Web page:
Bruno Dos Santos Lima: Understanding Alzheimer’s disease to develop new therapies INVITE Blog / INVITE scientific achievements

The series on the scientific achievements by our INVITE fellows continues. Here Bruno Dos Santos Lima presents its research on Alzheimer’s disease.

A better comprehension of Alzheimer’s disease mechanisms

During the INVITE PhD program, I have dedicated my time dissecting the role of neutrophils in the pathogenesis of Alzheimer’s disease. In more detail, my PhD thesis focused on the role of the gut microbiome dysbiosis in the modulation and activation of peripheral neutrophils in Alzheimer’s disease.

Furthermore, I have also investigated how activated neutrophils may promote cognitive deficits at the central level by addressing neutrophil functions and dysregulation in the brain of Alzheimer’s disease mouse models.

Alzheimer’s disease constitutes nowadays one of the most pressing matters worldwide. With the rapid ageing of the population, increased prevalence and incidence of the disease, Alzheimer’s disease constitutes a huge social and economic problem, and no cure or effective therapy has been found to counteract this issue. The research project I am involved in aims to contribute to a better understanding of the pathogenic mechanism underlying Alzheimer’s disease cognitive deficits, providing targets to develop effective therapies for Alzheimer’s disease patients.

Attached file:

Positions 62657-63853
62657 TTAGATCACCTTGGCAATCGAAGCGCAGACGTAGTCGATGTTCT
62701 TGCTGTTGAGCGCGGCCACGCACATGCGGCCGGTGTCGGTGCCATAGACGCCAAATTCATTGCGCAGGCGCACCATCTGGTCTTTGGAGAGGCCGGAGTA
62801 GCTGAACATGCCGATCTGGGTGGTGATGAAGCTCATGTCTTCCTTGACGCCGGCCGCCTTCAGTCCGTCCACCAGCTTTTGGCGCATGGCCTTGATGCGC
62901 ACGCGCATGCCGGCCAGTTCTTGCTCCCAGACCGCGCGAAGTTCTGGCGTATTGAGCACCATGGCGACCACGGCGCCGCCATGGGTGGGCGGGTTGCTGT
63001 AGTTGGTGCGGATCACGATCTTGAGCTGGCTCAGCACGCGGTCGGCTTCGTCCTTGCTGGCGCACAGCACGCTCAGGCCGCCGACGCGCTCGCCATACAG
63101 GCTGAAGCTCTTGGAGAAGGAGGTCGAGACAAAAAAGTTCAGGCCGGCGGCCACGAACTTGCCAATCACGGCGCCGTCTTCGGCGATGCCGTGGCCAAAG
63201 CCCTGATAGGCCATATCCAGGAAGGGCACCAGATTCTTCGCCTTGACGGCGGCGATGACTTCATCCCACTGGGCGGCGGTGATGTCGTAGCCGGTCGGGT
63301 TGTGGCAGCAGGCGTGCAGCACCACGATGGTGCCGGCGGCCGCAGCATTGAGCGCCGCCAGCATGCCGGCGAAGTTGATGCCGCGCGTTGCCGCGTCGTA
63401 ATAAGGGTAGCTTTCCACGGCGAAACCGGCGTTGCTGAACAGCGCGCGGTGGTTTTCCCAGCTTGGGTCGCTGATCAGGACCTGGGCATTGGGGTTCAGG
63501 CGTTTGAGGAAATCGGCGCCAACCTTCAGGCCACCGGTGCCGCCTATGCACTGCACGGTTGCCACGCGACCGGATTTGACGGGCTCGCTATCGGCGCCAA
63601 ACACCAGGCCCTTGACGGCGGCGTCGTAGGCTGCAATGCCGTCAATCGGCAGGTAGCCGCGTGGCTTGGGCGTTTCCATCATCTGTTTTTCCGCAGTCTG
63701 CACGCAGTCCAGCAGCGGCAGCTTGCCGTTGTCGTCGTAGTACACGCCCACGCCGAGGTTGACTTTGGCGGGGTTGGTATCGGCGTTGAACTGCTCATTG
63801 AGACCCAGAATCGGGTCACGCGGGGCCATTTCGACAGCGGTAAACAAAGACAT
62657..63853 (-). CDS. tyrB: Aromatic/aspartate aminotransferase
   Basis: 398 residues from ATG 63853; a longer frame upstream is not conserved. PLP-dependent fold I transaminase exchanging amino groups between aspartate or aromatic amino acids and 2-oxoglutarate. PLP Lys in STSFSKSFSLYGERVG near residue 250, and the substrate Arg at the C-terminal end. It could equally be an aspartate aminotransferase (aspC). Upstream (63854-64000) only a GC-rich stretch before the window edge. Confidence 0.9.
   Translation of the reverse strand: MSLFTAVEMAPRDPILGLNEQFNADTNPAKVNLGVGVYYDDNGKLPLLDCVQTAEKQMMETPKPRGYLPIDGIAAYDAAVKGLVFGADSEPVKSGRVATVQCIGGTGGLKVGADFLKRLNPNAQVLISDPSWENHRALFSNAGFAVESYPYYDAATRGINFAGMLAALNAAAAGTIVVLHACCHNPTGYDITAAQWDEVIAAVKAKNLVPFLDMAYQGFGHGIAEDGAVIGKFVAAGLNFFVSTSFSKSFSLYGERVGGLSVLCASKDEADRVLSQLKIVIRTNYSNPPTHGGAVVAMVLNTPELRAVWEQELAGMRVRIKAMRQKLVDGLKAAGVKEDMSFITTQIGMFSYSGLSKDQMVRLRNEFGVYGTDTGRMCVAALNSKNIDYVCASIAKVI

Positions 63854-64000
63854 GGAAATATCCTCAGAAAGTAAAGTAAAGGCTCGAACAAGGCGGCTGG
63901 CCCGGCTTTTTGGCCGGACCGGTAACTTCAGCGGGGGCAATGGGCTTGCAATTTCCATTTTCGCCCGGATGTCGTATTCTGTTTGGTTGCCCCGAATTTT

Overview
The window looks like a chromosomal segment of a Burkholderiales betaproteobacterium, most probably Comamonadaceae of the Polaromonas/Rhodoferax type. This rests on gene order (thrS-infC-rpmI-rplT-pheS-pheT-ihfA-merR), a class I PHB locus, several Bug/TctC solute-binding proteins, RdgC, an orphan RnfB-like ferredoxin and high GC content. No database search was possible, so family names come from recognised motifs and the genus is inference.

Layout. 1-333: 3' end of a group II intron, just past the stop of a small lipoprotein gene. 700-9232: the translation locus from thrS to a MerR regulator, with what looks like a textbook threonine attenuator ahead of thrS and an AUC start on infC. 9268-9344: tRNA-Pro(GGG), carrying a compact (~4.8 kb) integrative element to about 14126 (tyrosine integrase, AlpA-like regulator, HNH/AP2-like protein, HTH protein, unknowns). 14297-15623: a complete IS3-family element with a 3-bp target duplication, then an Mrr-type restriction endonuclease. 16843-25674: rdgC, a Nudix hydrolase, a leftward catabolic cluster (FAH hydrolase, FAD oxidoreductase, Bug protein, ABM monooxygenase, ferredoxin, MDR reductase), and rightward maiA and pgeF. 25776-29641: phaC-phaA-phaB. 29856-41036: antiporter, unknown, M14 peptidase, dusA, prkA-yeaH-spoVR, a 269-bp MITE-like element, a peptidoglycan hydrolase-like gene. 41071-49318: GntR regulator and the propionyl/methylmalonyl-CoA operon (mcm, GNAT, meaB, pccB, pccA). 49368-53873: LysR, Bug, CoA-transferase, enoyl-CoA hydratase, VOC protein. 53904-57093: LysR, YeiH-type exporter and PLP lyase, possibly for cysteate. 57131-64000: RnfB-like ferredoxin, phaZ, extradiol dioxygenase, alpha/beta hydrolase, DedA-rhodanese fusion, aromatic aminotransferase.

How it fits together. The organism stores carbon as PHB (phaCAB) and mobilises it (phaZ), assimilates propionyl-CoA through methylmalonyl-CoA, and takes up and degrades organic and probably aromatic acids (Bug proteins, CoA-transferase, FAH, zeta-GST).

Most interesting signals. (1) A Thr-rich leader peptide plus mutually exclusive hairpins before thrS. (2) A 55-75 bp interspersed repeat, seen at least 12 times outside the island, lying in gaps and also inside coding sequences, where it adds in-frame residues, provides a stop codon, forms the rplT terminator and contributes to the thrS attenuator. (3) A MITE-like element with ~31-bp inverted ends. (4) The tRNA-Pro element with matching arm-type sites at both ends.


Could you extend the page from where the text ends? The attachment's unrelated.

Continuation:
A close cooperation with two ERC projects

I wrote my PhD thesis under the supervision of Prof. Gabriela Constantin and it contributed to the development of investigations within the ERC Advanced Grant ImmunoAlzheimer project.

During this period, I had the opportunity to attend and present my data in two major international conferences in the field of Alzheimer’s disease including the AD/PD international conference and the Alzheimer’s Disease Association conference.

Additionally, the data obtained during my PhD contributed to obtain the ERC Proof of Concept grant for the project NeutrAD: Targeting neutrophil-mediated neurotoxicity for the treatment of Alzheimer’s Disease.

In addition, I was also awarded the 2020 VIBES conference travel grant.

The doctoral experience within the INVITE program has been nothing but fruitful and inspiring. I have had the opportunity to develop my PhD thesis in one of the leading groups in neuro-immunology. I also counted on the continuous support from the PhD offices, in particular the personal responsible for the INVITE program, that always showed availability and were always willing to help. It is also worth mentioning that the funding provided by the grant has not only helped support my PhD fellowship but also provided a research budget for the development of the PhD project, that was crucial for the implementation of some techniques required for carrying on my PhD thesis. Overall, my experience at the university of Verona, and within the INVITE program has been very fruitful, to the point of continuing the PhD project in the same lab, where I currently hold a research fellowship.